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28 Aug

How to Use Brush Seals for Sash Windows

Posted by Graeme Clarke Draught Seals

 

Sash window brushes, when used correctly, can serve as an effective draught seal for your windows. With double hung windows or any other windows with sliding sashes, brush seals can work beautifully when you want to stop as much wind passing through your windows as possible. Brush excluders can fit in those really tight spaces where other types of draught seals may not work as well.


Getting your draught seals to work optimally is key to dealing with your draught problems and reducing your household heating costs. Leakage from the gaps around your doors and windows can drive your heating costs up by as much as 25%. With brush draught excluders for sash windows, as well as silicone rubber seals, which are an ultra-practical solution for draughty windows, you can enjoy a permanent solution for draughts. This means lower energy bills and greater energy efficiency but, even more importantly, a more comfortable home.

 

 

Why Brush Draught Excluders Are Used for Windows


A lot of people think of brush seals as a draught excluder for doors. They are often installed on the bottom of the door as a DIY fix for slowing down cold air currents. Most people don’t think of using brush seals for windows but they actually can be the ideal choice for certain situations. They aren’t helpful for every type of window, but they do play an important role for draught proofing sash windows.


At Thermawood, when we retrofit double glaze timber windows, we include draught seals in the process as standard. Using a rubber seal – which offers both draught and acoustic benefits – we can dramatically reduce draughts while also boosting the acoustic performance of your windows.


Even better, we machine the seals directly into the frame or sash with our special tooling so they become a permanent part of the window. As a result, the windows still retain their original charm – you won’t notice the draught seals – and you have a permanent answer to draughts. Even with century-old draughty wooden windows that you thought were hopeless, you can still reduce draughts dramatically with the right seals in the right places.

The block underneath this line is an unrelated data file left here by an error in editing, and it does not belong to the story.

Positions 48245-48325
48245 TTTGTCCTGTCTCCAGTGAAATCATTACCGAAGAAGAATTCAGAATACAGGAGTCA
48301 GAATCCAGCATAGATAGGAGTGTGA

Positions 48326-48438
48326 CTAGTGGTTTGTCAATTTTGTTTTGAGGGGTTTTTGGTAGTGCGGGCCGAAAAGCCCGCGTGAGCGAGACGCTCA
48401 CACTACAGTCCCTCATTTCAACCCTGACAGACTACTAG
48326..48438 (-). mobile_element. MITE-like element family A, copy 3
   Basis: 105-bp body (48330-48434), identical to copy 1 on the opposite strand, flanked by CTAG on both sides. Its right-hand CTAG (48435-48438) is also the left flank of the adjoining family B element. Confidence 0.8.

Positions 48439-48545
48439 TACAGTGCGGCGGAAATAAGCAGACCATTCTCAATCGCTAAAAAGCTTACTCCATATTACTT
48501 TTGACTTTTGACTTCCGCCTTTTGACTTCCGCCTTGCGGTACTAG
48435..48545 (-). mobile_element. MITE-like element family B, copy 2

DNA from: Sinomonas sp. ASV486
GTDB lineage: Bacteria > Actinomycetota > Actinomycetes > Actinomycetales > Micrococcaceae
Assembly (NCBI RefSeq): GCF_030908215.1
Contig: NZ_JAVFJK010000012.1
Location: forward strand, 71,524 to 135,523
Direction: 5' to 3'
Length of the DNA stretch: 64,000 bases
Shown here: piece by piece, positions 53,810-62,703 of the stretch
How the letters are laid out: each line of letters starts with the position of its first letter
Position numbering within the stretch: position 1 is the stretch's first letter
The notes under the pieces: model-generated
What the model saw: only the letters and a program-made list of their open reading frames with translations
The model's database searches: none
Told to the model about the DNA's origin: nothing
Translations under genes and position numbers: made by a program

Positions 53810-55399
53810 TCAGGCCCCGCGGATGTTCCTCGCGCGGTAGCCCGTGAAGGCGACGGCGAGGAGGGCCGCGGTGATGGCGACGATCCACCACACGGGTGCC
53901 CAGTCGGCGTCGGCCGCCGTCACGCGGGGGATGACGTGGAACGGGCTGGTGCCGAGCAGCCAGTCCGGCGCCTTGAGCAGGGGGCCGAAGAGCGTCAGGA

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With sash window seals, brush excluders can help when you have zero compression. Because brush seals can be crushed down to almost nothing, you’ll achieve excellent results in the tight spaces that silicone seals may not fit into as seamlessly. The brush hairs will slow down the wind but you’ll still be able to easily slide the sashes.

 

 

Where to Use Sash Window Brushes Correctly


While we use rubber seals for casement windows, when you have sliding movement, we may also use sash window brushes. Ultimately, however, there’s really no one-size-fits-all solution for any window. So what we do is, we evaluate the unique needs of the window to determine how best to address any gaps that are causing the draughts.


This is especially true with older timber windows, where there may be uneven surfaces or you have to be really careful with the type of draught excluder you use so the window will still function properly. With most windows, we can machine in the silicone seals, effectively draught proofing while creating a seamless look. It’s with some sash windows that brush seals come into the picture.


When we use brush seals, we use a special mohair brush seal with a fin seal. The mohair does an excellent job of inhibiting draughts. These are the two main areas where you can correctly use window brush seals and see great results:

  • In the middle rail of double hung windows, brush seals will act as a wedge. They wedge aaatogether, creating an incredibly tight seal that is compressed down to almost nothing.
  • Down the sides of double hung windows, you’ll also get a really tight fit between the sash and aaathe frame.

 

 

The Advantage of Sash Window Brushes


Using brush seals makes it possible to completely draught proof a window using permanent draught excluders. Unlike putting up foam strips or other draught proofing kits you may find at the hardware store, you don’t have to worry about your draught proofing falling off when you open the windows or sticking to the frame.


The goal of draught proofing is to stop cold air from entering and to actually enjoy a noticeable difference in both your energy bills and in the comfort of your home. But, you don’t want to have to keep installing your draught excluders every season, which is the case with a lot of DIY options.


Nor, do you want to sacrifice the operation of your window – with foam seals that are stuck on the frame or sashes with self-adhesive tape, you may not be able to just open your windows when you want to let in the fresh air. And, you want the draught seals to actually work, which means you need that perfect balance between a smooth, tight fit that doesn't neglect any gaps yet still lets you open your windows without a problem.

Sash window brushes, placed where you can get that really tight fit, like you can down the side of double hung windows and in the middle rail, make it possible to retain the fluid movement of your windows all year round. And, a powerful draught seal.


Combine this perfect solution for draught proofing windows with Thermawood’s patented dry Retrofit Double Glazing system, and you have an efficient, cost-effective, timeless solution to both draughts and all-season insulation. And, your windows will still look amazing.


To learn more about what is possible with draught proofing today, download, “The Ultimate Guide to Draught Sealing Windows and Doors.”

 

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